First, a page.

I do cardio (trail running, speed walking, or a long hike) 4 or 5days a week. On two of my non-cardio days, I do a warmup first, then “Scott’s killer core workout,” and about a dozen of my own strength training exercises (which happen, by chance, to include quite a few of the ones in the book), and usually some agility or balance work (slackline, unicycle, or trampolining). I’ve been doing strength workouts at least two days a week since ’09, and just kept dropping exercises that didn’t seem to do much over time, and keeping things that seemed to work. I pretty much use my trad climbing experiences as my test of what exercises “work.” I’ve also noticed that my downhill trail running is hugely benefited by certain core exercises.
I spent a week climbing at Tahquitz and doing that approach hike every day. I’m sure that my HR was no where near 150 (likely 120s-130s), and my partner and I would typically pass people (that were taking breaks) on the way up. I didn’t make up this somewhat derogatory label, but you may be what House and Johnston call “aerobically deficient.” See page 59. Before reading this book, I had never heard of this. But it answered one of my long standing questions about some of my partners. The ones who seemed generally fit, tended to hike fast, but needed to take breaks, and ended up bonking if the effort was a long one (I do a lot of very long, hard, hikes). I always thought that they just lacked pacing skills, but this aerobically deficiency syndrome is probably a better explanation. Essentially, it means that they have a small/narrow aerobic zone (zone 1 and 2). Their zone 1 speed is very slow, and they aren’t willing to walk that slow. But they have above average anaerobic endurance, which partly makes up for the deficiency. So, they tend to hike fast, then take a quick break, and repeat. They can usually keep up for several hours, but not all day. They tended to be the more muscular of my partners. Maybe it has something to do with the ratio of fast twitch/slow twitch fibers. More likely, it is just due to their typical exercise regimens.
edit/add: I don't only do long slow stuff. This morning was my "T" pace run (zone 3 in TFTNA). Heart rate was 160-175 bpm for 30 minutes, followed by 25 minutes in the 150's. I do a ton of stuff below 145 though.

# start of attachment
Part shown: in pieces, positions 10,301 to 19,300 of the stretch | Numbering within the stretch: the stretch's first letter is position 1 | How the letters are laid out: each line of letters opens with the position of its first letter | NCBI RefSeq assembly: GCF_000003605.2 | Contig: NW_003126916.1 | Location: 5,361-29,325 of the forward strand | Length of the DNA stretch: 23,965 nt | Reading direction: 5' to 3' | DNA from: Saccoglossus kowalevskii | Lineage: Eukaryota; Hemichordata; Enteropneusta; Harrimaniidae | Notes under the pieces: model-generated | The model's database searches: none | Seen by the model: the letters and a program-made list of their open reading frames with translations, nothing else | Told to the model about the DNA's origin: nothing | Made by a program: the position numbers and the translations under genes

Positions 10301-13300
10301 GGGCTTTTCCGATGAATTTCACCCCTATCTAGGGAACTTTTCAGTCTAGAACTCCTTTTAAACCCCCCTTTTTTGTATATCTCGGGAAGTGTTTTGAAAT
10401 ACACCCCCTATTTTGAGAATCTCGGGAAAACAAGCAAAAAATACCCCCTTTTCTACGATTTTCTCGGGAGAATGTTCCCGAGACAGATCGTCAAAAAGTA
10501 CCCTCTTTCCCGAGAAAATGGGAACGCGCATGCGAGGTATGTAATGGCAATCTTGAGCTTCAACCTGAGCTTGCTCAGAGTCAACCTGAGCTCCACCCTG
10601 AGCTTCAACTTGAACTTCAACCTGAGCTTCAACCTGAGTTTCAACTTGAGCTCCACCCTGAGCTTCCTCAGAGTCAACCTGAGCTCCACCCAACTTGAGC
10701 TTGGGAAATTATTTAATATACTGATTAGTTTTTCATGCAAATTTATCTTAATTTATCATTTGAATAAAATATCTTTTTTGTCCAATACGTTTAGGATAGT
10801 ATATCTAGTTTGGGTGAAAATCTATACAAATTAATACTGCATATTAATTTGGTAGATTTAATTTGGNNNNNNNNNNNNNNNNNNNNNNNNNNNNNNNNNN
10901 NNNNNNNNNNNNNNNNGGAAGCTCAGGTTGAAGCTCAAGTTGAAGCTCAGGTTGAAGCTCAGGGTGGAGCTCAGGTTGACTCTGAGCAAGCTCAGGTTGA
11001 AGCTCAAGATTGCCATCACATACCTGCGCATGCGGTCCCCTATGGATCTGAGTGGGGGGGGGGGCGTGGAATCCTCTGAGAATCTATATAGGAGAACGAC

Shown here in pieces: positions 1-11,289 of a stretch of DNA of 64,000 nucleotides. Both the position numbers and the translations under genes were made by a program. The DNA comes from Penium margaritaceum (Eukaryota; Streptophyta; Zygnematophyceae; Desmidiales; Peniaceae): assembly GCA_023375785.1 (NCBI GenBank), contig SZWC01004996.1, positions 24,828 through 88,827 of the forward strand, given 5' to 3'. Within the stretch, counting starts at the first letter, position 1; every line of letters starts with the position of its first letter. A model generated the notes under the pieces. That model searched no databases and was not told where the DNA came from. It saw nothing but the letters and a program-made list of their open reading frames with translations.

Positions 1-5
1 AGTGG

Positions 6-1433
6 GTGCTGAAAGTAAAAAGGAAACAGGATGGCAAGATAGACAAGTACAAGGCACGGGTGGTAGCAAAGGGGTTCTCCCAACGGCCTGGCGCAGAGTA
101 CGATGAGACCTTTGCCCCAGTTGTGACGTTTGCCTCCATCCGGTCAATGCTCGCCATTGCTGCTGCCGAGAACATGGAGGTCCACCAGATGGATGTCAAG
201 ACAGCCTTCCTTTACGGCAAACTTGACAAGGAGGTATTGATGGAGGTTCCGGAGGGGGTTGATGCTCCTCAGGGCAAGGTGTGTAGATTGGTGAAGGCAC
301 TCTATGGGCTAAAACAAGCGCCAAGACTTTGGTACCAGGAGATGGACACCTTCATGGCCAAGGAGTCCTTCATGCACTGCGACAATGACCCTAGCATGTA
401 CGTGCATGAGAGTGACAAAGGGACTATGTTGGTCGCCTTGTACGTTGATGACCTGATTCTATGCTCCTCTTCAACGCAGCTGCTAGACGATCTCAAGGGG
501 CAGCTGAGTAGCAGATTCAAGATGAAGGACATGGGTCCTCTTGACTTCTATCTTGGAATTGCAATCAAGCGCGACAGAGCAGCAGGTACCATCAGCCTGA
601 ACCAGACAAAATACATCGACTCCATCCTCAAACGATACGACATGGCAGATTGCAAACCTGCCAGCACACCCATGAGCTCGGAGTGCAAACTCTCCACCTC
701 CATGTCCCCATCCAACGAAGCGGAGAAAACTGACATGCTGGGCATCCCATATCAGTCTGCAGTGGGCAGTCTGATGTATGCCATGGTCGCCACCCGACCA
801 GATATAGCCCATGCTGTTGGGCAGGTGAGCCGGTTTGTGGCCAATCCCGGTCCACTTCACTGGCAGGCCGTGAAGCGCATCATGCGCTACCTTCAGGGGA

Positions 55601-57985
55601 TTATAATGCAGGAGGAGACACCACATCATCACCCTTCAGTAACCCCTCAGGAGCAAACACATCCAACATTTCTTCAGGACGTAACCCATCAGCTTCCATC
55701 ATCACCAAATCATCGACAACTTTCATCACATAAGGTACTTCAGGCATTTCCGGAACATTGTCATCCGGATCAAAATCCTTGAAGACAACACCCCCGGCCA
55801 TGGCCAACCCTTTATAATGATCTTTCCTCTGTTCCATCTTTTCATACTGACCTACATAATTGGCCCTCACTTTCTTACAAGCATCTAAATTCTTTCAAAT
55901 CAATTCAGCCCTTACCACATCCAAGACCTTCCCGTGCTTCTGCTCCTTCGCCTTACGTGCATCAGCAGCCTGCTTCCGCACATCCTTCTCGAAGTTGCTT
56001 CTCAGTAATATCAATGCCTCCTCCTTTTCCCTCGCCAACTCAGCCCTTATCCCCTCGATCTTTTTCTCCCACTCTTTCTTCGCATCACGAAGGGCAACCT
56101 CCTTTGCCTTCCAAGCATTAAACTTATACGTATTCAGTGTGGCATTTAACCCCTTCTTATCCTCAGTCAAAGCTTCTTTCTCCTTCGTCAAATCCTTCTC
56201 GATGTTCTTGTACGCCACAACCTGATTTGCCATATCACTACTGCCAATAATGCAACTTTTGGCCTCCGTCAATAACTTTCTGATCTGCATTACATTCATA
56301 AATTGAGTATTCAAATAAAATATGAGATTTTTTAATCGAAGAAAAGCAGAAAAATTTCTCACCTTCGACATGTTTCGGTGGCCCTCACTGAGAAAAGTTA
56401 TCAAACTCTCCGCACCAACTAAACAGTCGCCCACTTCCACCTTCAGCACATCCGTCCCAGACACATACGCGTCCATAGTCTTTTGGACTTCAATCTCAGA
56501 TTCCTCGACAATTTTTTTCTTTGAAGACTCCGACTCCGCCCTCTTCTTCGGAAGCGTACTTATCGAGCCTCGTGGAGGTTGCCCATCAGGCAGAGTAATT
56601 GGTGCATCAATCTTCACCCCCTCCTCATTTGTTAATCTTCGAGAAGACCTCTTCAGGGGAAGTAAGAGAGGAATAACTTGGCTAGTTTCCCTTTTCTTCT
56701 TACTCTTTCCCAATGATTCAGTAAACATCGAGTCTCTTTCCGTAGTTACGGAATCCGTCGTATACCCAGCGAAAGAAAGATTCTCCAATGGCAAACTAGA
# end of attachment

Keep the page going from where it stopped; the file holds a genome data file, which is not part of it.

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By James Bellamy
Jul 31, 2014
Tom that seems to explain some things. I am 185 lbs, 5'11 - and do have somewhat of a muscular physique - although not cut or ripped by any stretch.

Due to my line of work It's necessary to keep some weight on - But I would like to shed maybe 10lbs and see how I feel.

I can do a full day at Tahquitz (for me right now that means about 8 pitches of hard climbing, 5.7 and up, think coffin nail, piton pooper - lead climbing) and would still have room in the tank - but would be tired for sure.

What I really need to do is slow down my pace, it seems. The tahquitz problem is coupled by the need to get to the climbing in a reasonable amount of time (nobody wants to take an hour to do the approach!). We usually do the approach in about 25 min - sub 20 when I'm not carrying any gear and am free-soloing the trough (although that is quite the burner for me). I usually wind up counting the Tahquitz day as a training day - although it just gets generalized - not put into any specific category...

The weight training I do is not aerobic by any nature - but seems helpful with my climbing.

The bottom line is I'm answering my own questions here now, I think. The bummer part of it is I just don't have 1.5+ hours to devote to training every day.